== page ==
Changing Media World Opens New Doors for Role of PR Practitioner

By Kevin Byrnes

Vice News. Buzzfeed. iPhones. Customized media. Blogs. Bloggers. Digital technology. The shrinking print media. Facebook live. Podcasts. Those are a few samples of the changing media landscape with which we live with now professionally.

In my prior blogs, I have shared that I am of a certain level of experience in my professional life. One of my significant career moves was being hired by CBS News in their news services division as a national sports producer. I was proud to be Kevin from CBS in the early days of my time with the company. Plus, I idolized Dan Rather, having read his books. Additionally, I had watched Walter Cronkite, with his signature sign off at the end of each broadcast, “and that’s the way it is.” CBS was my source for national news and now I worked for them. Wow!

Not long after I had started with CBS, I was monitoring a sports news feed when the executive producer of Newspath, the unit that I worked for, came into the record room, where the incoming feeds were recorded. The news folks had ordered in a feed to watch a transmission of something from Cable News Network (aka, CNN). CNN was the new kid on the block at the time. CNN’s arrival, followed by other cable news outlets, revolutionized television news, literally creating the 24/7 news cycle that is common place now on the local and national levels. Yet, when I think back, the changes in media that are occurring now are as equally revolutionary if not more so than to that era early in my career.

As PR practitioners, what can we do to thrive in this editorial and technological earthquake that is ongoing in the media and our craft? Here are a couple of suggestions from my own experiences.

Practice acceptance of what is.

In my opinion, it does not make sense to pine for and glorify the “good old days” of how media and journalism, for that matter, “used to be.” The fact is, people consume information far differently than watching the 6:00 p.m. news or reading the morning newspaper before heading off to work. So? So work with the media as it is today—for better and sometimes worse—on behalf of your clients or in my case, the City of Birmingham.

When I was doing independent PR work prior to coming to the City, I sent out a bevy of pitches on behalf of a retail client. I had one taker, a young writer from Buzzfeed. I knew very little about Buzzfeed at the time. Yet, the writer was curious—an inherent trait of journalists young and old—and ended up interviewing our client. My boss was happy. The client was happy. Enough said! My suggestion is to get familiar with the Buzzfeed’s and Vice News’ of the world as well as others in the wave of new media and meet them where they are! Which leads to,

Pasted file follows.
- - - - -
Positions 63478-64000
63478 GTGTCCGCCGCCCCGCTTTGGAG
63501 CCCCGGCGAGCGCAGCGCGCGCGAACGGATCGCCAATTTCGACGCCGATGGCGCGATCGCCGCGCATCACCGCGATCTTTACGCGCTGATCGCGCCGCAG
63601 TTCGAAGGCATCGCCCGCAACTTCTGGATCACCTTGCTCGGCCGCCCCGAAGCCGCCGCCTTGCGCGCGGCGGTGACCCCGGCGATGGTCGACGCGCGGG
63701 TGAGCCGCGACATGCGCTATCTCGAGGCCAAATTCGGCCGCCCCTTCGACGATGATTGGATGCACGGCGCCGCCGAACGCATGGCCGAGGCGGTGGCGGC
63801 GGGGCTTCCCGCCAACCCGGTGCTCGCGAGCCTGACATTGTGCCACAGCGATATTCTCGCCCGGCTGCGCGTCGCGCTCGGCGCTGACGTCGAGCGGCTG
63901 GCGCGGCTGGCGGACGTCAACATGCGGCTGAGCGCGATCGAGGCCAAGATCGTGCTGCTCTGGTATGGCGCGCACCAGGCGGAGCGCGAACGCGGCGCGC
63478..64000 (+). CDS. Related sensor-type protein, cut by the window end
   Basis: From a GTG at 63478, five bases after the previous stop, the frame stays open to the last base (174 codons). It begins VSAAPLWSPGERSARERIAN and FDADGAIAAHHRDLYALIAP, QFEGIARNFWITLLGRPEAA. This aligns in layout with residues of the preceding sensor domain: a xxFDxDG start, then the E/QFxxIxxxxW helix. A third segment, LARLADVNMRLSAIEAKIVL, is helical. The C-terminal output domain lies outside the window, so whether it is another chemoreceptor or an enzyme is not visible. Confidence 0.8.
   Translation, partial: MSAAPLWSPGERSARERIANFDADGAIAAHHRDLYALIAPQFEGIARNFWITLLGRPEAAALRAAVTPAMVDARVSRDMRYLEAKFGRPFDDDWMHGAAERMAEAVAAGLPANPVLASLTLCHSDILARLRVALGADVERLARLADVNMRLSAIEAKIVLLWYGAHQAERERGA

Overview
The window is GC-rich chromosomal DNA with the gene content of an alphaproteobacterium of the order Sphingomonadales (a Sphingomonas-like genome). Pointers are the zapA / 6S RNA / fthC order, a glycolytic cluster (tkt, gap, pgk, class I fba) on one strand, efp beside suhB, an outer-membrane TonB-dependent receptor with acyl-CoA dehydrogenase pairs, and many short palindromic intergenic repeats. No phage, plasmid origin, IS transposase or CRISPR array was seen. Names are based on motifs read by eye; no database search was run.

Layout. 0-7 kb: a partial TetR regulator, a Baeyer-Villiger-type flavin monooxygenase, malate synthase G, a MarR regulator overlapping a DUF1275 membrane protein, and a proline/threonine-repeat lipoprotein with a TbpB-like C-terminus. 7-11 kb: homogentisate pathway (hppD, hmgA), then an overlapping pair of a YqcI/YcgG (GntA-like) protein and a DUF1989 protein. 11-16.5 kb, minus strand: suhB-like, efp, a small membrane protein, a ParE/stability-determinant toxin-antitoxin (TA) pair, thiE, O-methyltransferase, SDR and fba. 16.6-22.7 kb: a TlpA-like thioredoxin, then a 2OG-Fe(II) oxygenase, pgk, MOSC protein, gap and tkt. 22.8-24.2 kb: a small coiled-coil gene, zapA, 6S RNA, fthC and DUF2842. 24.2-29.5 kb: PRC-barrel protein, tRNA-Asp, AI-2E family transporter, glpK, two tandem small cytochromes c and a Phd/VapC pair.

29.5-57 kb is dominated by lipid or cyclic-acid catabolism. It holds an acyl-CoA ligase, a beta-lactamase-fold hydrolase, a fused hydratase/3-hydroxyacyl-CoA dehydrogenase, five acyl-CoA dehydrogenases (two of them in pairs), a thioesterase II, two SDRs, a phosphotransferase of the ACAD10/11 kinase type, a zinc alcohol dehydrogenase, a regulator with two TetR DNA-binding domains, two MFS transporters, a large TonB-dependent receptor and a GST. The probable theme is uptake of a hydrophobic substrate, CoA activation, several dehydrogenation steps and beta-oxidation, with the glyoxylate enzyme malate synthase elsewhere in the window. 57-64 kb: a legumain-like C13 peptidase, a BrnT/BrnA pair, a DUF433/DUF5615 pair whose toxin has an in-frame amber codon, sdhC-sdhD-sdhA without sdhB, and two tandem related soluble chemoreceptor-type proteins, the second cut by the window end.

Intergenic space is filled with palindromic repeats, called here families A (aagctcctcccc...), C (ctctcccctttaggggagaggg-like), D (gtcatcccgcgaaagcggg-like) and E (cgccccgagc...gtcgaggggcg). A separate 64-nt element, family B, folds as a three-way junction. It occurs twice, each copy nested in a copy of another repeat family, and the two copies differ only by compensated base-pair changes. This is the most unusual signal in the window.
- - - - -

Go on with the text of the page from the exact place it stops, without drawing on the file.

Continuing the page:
Become a versatile practitioner.

I taught myself how to use Facebook Live. I learned what a powerful tool the I-Phone is for taking pictures and shooting video that help shape the messages I craft in my job with the City. There’s an old term from my t-v news days that applies to us as PR practitioners now. As technology shrunk the size of television equipment, the photographers became “one man or one woman” bands, meaning they had to shoot the video, record the audio, produce the final product and make deadline. Add the components of writing, research, strategy, pitching and design and in my view, you have the template for today’s PR practitioner, given the demands of today’s media landscape and the options technology has created for messaging.

I’ll close with this. Change is inevitable in any industry. Just look at retailing. Embrace the changing media landscape as it is, particularly if media relations is a component of your job. Use the new tools to practice our craft. Network with fellow PRSA Detroit members through one of our workshops to see how they are navigating the changing media landscape in their work. By taking a few steps, there’s better chance to not only survive but thrive during this revolutionary time that we work in.

Kevin Byrnes is the Communications Director for the City of Birmingham (MI). He previously was a Communications Consultant at ByrnesPR & Media Services as well as the Senior Communications Manager for Wayne County (MI). He is a member of the Detroit PRSA chapter (national as well) and serves on the blog committee. He is also a member of the Individual Communicators Network (ICN Detroit Chapter) and Detroit Press Club. 


Photo Credit: Alpha Stock Images